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  Business   Economy  09 Dec 2016  Costly shot at stash

Costly shot at stash

Published : Dec 9, 2016, 3:00 am IST
Updated : Dec 9, 2016, 6:19 am IST

After 30 days of cash shortage, we try to look at how far India has succeeded in flushing out black money from the system.

The newly-issued Rs 500 notes.
 The newly-issued Rs 500 notes.

With the hopes of getting a windfall from demonetisation exercise almost fading away, the government may heighten the surveillance of money transfers as it seeks to increase tax collection in a face-saving exercise.

On Wednesday, RBI deputy governor R. Gandhi said nearly Rs 11.5 lakh crore of scrapped notes have come into the banking system. The scrapped notes in circulation as of November 8 were worth about Rs 15.44 lakh crore, a Reuters report said quoting government data.

While a good Rs 3.94 lakh crore is yet come into the banking system and only 23 more days are left, questions will be raised over the implementation of this scheme and its costs, if all Rs 500 and Rs 1000 notes are deposited in banks.

Intangible cost of the demonetisation may be beyond the computational ability of economists. But the tangible costs in the form of loss of business could be difficult to ignore.

The Centre for Monitoring the Indian Economy forecast that the demonetisation would cost Rs 1,28,000 crore for the economy due to the loss of business or sales, cost to households, the expenses for printing fresh currency notes, etc.

This is quite big a figure to be ignored and the government could come under tremendous pressure to show gains from the demonetisation — at least to offset the cost incurred — as the promise of long term benefit may not go down well with the voters.

The government had sold the demonetisation step as a short-term pain for longer term gains that could come from flushing out of black money. Prime Minister Narendra Modi had bet his entire political capital on demonetisation. Given the kind of tough task master he is, analysts feel Mr Modi would not allow the domonetisation exercise go waste without bringing any tangible benefits to the government or the economy.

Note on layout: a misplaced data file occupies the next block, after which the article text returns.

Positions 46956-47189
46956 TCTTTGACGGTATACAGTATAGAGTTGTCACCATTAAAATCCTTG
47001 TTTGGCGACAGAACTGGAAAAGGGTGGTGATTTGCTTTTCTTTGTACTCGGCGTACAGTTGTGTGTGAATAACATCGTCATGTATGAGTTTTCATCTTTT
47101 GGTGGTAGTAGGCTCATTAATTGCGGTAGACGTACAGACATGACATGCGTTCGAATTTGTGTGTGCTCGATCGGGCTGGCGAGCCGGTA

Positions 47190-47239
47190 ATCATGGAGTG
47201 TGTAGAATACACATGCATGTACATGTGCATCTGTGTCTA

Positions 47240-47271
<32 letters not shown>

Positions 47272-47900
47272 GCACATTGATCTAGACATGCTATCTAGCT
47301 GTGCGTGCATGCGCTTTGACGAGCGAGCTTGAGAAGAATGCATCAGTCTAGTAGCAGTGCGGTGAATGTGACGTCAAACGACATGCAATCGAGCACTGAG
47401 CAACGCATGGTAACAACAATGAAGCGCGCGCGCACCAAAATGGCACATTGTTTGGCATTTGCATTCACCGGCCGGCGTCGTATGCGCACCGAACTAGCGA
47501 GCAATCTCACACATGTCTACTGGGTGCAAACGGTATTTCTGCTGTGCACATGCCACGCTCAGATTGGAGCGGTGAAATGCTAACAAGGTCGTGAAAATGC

“The government has already begun raids on different people on the basis of information that it has received from several sources. They expected huge chunk of money to go out of the system. But Indians developed ingenious ways to circumvent the domonetisation drive. Now the government has to show that it means business and get the hidden money back,” said economist Arun Kejriwal.

The modus operandi could be targeting bank officials and those who might have connived with black money hoarders to convert their old notes.

Sources, however, suggest that those who rented out accounts were ready to wait for nearly one year before getting them transferred to its original owners. In this backdrop, the government needs to wage a protracted battle against stash hoarders.

But will the government keep its fight against black money confined to cash or will it go all guns against all avenues of black money despite the initial reversal? This is a trillion dollar question.

Jan Dhan flows decline
The government on Wednesday said that inflows into Jan Dhan accounts have come down significantly after it warned people not to allow their accounts to be misused for converting black money into white. The deposits in Jan Dhan accounts post demonetisation saw a sudden surge but after the Centre's warning against misusing such accounts, there has been a continuous fall in deposits in last couple of weeks. Total amounts deposited during November 8-15 were Rs 20,206 crore, while during November 16-22, people deposited Rs 11,347 crore in such accounts. This further decelerated to Rs 4,867 crore during November 23-30. Total daily deposit in Jan Dhan accounts as Rs 410 crore on December 1 and Rs 389 crore on December 2.